Why Chantilly is better than Versailles

Few things make you feel as helpless as getting your phone pick-pocketed right in front of you and not being able to do anything about it.

I woke up late that morning, wishing for the first time since arriving in Paris that I was back home in Atlanta. My eyelids were heavy from too little sleep, but I wasn't going to let that thief steal any more of my trip. I resolved to be the master of my own fate. I tapped Caleb on the shoulder.

Do you want to go to Chantilly?

Sure.

It'll be quiet in the country. I doubt it's crowded today.

Yeah, I guess we shouldn't just stay here.

There's nothing more you can do.

You're right. I don't want it to ruin the trip.

Down to the street and into the Gare du Nord. After a minimal mount of turning in circles, we found the massive Grande Lines trains and got the special TER tickets. (For tips on navigating the train lines from Gare du Nord, check out this article on the Secrets of Paris blog). An hour of farmland later, we stepped onto a small, gray platform surrounded by gray, lightly misting skies.

Two walking paths lead to the chateau: one runs through the small, french-country town, and the other follows the shorter and more atmospheric horse trails through the forest. Since Caleb seemed ready to make like Thoreau and live alone in the woods for two years, we chose the horse trail.

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The forest was at peak fall and was showing off a bit. The horse-chestnut trees were changing their leaves and the smushed horse-chestnuts along the path mingled with the wet leaves and made a fragrant mulch.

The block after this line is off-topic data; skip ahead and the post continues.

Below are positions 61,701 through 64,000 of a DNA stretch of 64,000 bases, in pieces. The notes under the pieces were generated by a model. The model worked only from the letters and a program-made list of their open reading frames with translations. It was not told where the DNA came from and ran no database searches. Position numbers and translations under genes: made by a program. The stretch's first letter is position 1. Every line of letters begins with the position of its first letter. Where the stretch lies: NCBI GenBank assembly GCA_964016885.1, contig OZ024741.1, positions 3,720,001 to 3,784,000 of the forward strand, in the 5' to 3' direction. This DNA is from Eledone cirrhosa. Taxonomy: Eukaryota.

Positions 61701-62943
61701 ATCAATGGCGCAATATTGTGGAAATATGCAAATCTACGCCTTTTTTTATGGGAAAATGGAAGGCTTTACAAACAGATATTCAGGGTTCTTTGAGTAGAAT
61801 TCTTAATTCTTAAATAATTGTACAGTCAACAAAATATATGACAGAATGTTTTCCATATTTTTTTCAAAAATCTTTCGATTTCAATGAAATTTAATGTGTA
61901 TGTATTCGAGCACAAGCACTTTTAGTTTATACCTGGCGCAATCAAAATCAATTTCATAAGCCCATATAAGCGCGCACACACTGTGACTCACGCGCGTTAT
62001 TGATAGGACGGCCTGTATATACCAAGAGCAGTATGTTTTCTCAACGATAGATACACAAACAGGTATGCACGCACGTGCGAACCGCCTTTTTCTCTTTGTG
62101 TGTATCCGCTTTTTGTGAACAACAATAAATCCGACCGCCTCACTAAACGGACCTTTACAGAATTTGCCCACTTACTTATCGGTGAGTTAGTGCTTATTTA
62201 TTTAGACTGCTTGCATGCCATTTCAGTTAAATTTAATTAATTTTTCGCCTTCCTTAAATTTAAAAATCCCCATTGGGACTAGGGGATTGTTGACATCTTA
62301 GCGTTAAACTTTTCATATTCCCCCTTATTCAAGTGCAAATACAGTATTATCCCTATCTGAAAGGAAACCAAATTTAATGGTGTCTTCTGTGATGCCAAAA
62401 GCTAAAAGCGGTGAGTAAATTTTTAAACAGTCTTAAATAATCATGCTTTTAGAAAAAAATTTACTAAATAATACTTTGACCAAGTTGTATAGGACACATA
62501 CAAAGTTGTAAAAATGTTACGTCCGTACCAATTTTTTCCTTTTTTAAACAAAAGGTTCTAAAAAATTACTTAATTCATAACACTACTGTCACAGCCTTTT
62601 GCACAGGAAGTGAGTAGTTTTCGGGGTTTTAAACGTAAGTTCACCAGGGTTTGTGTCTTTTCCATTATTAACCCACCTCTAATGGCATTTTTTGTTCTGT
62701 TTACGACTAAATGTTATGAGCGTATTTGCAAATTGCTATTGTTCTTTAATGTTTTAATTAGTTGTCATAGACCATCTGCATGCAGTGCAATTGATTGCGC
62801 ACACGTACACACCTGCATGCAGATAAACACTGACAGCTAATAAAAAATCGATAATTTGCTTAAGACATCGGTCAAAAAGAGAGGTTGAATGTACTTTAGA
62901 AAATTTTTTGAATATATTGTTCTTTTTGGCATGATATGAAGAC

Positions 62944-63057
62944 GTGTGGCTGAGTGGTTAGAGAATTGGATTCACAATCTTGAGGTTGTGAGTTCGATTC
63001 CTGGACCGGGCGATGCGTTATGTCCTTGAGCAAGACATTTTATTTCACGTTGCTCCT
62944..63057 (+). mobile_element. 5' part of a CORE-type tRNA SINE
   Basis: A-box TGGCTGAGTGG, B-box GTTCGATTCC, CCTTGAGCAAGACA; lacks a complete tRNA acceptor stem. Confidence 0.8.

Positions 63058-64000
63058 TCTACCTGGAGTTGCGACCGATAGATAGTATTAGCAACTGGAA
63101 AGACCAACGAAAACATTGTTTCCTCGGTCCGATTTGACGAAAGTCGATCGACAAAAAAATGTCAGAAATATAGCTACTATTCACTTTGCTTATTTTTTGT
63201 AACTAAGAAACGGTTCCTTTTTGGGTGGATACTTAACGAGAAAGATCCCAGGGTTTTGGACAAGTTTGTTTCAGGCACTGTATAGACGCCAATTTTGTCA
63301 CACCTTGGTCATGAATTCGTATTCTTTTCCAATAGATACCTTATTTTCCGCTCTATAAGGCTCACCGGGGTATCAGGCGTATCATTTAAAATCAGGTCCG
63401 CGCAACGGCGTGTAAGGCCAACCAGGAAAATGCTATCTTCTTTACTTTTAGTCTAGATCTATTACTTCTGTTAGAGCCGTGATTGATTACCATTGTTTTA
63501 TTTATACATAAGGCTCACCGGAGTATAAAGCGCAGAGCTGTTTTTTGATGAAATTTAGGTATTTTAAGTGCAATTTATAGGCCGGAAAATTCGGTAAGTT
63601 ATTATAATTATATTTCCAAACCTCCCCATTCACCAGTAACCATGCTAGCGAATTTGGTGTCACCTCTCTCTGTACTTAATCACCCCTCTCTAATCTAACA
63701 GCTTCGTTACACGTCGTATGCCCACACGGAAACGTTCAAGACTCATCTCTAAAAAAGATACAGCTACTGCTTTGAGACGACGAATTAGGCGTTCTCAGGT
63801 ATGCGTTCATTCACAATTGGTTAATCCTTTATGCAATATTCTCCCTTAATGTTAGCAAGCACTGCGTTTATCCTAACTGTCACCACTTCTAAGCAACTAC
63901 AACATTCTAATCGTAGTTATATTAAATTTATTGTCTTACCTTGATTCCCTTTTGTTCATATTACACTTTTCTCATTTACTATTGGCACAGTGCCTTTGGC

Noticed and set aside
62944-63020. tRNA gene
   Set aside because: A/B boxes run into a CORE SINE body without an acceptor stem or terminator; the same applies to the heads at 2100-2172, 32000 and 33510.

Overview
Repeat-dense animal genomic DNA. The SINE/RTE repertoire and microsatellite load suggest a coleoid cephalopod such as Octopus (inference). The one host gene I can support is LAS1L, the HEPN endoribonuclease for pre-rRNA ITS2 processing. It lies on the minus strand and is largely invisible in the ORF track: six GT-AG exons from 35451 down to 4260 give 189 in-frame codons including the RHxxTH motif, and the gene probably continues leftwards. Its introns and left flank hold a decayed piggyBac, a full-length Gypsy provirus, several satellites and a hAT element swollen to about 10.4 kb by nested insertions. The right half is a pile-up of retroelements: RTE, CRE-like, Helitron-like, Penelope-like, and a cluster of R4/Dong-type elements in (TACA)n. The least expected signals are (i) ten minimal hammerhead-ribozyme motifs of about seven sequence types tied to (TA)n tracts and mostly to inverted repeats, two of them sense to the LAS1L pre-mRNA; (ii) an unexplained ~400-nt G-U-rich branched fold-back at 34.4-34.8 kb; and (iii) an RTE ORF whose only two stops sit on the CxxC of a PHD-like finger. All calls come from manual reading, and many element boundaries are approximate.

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It began to rain in earnest and we picked up the pace. The path joined up next to the road for a bit and then, out of nowhere, rounded a corner to reveal the full panorama of the grounds, the ornate stables, and the Renaissance-era chateau.

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Given the choice, I would rather see Chantilly than Versailles. And maybe that's my Sagittarius talking, but hear me out. The chateau is more architecturally interesting than Versailles. It is everything you want in a castle - asymmetrical from every angle, it has its own Gothic chapel that juts out toward the road, and all sides except the front gateway disappear into a real-life moat.

Chantilly is stunning in the rain - all grays and steel blues and subdued green. The gardens, which were designed by Le Nôtre, are less ostentatious and more natural than those he designed for Versailles. The rooms of the chateau, which were not pillaged during the Revolution, are furnished. My favorite room in the house is the extensive private library, with its two-story, floor-to-ceiling bookshelves and embroidered reading chairs, overlooking the English garden. I was seriously considering having a Beauty and the Beast moment and gesturing dramatically from one of the library's ladders.

If Versailles is imposing, Chantilly is romantic. And your atmospheric stroll across the grounds á la Mr. Darcy won't be interrupted by a crowd of tourists. On any given day, Chantilly will be less crowded than Versailles. And on a rainy All Saints' Day, we shared the premises with maybe twenty others, mainly native Frenchmen.

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After exploring the house, we made our way across the grounds to the Great Stables, which are larger than the house itself and just as tall. The largest stables in Europe, Chantilly still houses stallions and mares for the daily equestrian shows, but a large part of the stables have been converted into a Museum of the Horse, which explores the relationship between horse and rider from the beginning of civilization to the present day.

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Caleb and I stopped in the Stables' cafe for a tarte aux framboises before the long train ride back to Paris. He asked for my phone to look at the pictures he'd taken. His now belonged to a Parisian pickpocket. But fresh air, wide open spaces, ancient castles, and horses are all marvelous at providing perspective.

For more information on Chateau de Chantilly, go to http://www.domainedechantilly.com/en/.

Hannah Moseley